BenQ W10000 1080p Home Theater Projector
General Impressions / Feature Set
The BenQ W10000 shares the casework of BenQ's last home theater offering, the PE8720. The case is a stylish glossy white, with a large lens assembly centered in the front of the case. At 20 pounds, it's not a small projector, so a rear shelf mount would require a very large shelf. Hot air exhausts out the front through vents angled slightly to either side.
The W10000 has powered vertical lens shift with a range of two screen heights total. Neutral position places the projected image half above and half below the lens centerline. From there, you can move the image entirely above the lens centerline or entirely below it, which gives reasonable flexibility for rear shelf mounting, but may be a bit tight for ceiling mounts unless you use a drop tube. There was no detectable loss of brightness uniformity or lumen output when using the extreme ends of the vertical lens shift range.
The W10000's exhaust fan is nearly silent. When placed a few feet from the audience, our test unit was almost inaudible. The fan noise is also low in pitch.
The remote control is large, with a strong backlight. While there are many buttons and the remote is somewhat cluttered, labels are printed on the buttons themselves for easy reading in the dark. Included are buttons for all sources, aspect ratios, and some common image adjustments. The backlight button is centered at the bottom of the remote.
The W10000 includes a picture-in-picture function for use of two sources simultaneously, as well as an option to place two sources side-by-side. While one of these sources can be HDMI or component, the other must be s-video or composite. There is no way to display two component sources or HDMI and component simultaneously.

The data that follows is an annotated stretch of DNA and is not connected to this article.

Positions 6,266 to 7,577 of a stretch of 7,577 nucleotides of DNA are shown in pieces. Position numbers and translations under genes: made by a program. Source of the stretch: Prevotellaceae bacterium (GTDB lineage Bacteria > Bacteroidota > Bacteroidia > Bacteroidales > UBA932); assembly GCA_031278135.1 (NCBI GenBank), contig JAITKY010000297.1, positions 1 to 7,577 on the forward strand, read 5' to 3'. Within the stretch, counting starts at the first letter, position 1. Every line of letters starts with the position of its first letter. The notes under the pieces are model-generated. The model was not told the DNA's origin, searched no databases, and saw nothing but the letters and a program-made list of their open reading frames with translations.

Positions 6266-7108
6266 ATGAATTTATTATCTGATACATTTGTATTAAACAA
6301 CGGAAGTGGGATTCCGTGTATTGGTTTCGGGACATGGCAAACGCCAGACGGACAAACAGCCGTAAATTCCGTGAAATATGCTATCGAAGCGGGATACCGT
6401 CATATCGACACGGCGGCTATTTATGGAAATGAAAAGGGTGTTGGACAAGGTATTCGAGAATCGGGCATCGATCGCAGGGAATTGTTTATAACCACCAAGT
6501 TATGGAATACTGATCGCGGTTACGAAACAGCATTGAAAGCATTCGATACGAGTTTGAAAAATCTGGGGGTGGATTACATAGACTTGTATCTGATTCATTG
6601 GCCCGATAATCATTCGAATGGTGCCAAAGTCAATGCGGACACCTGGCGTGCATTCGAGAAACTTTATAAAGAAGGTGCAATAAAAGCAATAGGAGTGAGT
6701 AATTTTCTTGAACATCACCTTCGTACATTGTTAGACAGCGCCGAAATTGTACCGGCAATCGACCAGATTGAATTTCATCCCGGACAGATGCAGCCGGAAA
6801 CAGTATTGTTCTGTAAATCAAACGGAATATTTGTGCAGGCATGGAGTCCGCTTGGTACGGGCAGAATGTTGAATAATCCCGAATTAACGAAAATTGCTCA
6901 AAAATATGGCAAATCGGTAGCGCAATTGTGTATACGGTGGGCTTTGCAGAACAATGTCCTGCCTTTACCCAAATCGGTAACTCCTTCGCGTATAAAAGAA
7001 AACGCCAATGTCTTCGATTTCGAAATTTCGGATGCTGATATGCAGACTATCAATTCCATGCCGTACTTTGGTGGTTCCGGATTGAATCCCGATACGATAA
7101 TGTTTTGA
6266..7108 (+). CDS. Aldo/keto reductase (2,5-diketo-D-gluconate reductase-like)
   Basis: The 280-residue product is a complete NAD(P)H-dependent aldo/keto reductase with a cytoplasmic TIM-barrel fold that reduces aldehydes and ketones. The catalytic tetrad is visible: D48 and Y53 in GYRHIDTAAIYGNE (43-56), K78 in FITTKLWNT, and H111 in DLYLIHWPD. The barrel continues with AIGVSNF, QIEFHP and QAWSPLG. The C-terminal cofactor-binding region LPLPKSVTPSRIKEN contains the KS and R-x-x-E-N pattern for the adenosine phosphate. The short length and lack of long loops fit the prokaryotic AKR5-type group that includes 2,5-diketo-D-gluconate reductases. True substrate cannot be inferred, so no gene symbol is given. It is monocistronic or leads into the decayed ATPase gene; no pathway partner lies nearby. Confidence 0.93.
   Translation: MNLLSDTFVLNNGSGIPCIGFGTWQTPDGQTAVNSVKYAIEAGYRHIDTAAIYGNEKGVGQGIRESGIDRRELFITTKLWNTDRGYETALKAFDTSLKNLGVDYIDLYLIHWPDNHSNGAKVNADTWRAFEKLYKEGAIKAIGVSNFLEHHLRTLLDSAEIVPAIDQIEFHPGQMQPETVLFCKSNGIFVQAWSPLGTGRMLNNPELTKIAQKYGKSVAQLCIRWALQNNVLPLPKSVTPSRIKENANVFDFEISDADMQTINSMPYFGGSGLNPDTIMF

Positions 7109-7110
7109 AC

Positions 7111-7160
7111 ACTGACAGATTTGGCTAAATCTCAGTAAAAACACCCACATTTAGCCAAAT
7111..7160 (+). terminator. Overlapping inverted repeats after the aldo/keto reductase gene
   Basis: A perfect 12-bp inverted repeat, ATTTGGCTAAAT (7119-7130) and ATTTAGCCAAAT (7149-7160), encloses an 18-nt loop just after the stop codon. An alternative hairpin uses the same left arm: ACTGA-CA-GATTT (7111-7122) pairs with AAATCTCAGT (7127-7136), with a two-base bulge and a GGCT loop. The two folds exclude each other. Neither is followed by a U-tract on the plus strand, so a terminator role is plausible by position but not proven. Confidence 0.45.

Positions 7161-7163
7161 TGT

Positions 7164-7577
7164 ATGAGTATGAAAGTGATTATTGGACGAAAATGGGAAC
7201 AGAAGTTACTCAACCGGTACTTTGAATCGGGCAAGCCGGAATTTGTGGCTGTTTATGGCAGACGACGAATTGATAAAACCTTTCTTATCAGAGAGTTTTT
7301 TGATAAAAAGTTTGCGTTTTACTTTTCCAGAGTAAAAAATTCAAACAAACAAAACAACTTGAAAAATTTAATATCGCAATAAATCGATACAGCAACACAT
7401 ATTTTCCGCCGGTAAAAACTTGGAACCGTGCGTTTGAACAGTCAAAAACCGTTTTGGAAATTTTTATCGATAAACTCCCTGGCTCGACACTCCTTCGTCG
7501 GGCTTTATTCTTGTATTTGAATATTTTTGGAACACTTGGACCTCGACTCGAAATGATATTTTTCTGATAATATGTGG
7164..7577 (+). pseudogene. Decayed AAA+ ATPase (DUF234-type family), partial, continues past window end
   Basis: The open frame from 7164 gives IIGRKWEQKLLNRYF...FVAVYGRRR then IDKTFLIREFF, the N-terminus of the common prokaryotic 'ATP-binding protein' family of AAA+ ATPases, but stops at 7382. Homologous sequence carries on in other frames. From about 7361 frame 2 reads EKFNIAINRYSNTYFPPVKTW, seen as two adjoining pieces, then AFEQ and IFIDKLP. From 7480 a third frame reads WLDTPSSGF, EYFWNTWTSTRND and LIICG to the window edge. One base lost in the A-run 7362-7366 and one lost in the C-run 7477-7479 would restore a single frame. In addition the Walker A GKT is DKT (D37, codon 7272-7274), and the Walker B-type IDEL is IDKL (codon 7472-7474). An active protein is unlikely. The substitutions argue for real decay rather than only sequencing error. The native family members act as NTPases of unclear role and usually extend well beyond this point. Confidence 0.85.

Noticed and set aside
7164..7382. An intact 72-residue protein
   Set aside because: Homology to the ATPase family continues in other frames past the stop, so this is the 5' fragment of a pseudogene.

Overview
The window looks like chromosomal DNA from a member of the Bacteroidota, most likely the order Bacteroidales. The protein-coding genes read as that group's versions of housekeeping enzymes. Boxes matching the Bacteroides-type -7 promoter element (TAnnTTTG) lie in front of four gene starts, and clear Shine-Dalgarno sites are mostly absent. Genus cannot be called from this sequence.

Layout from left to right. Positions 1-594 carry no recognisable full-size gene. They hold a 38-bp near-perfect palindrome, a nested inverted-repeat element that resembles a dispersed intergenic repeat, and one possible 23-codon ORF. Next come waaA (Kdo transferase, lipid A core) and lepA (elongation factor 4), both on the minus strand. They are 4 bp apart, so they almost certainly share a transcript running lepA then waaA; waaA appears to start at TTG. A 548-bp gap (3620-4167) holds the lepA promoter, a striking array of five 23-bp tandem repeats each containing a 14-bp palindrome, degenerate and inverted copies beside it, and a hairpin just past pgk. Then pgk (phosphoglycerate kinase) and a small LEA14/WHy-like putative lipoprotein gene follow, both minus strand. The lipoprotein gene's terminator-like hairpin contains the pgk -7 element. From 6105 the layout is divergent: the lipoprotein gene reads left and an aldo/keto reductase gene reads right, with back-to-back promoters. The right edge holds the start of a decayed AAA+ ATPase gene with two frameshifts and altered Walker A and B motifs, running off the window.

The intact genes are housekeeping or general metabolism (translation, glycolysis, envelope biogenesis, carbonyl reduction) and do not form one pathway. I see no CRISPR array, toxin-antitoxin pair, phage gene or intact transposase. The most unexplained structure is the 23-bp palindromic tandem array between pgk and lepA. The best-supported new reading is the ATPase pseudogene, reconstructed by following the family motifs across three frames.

The W10000's 1.15:1 zoom and focus lens is powered, which allows for precise adjustment - you can stand near the screen and adjust focus to perfection using your remote. The projector will throw a 100" diagonal 16:9 image from 13.1 feet to 15.1 feet. This requires placement of the projector behind the audience, such as in a rear shelf or ceiling configuration, if one desires to sit at 1.5x the screen width.
The menu system is easy to use and subdivided by category. However, some critical features are missing, such as overscan adjustment and horizontal and vertical adjust. The projector's service menu includes an overscan adjustment for each source, but the service menu is only available to qualified technicians. BenQ has stated that a firmware update is being released that will allow overscan adjustment by the end-user, but as of this writing the update is not yet available. This is important because the factory default overscan is 96% for progressive sources and 94% for interlaced sources. Our test unit gave its best performance when we went into the service menu and manually set overscan to 100% for 480p, 720p, and 1080i, and 98% for 480i material. Thus, owners of the W10000 will want to acquire the firmware update that moves overscan adjustment to the main menu as soon as it becomes available. Meanwhile, an ISF certified technician can adjust overscan as part of their installation and calibration service.
The connection panel on the W10000 is rather utilitarian. It includes one HDMI port, one set of YPbPr component inputs, and one set of five BNC inputs. These days, with the emergence of more and more HDMI-capable source devices, two HDMI ports would have been desirable on a projector of this size and price.
The W10000's price includes a three year warranty, which is about as long a standard warranty as exists in the projector industry. On many other projectors one must pay extra for the same coverage, if it is offered at all.
|Review Contents:||Specifications||Feature Set||Performance|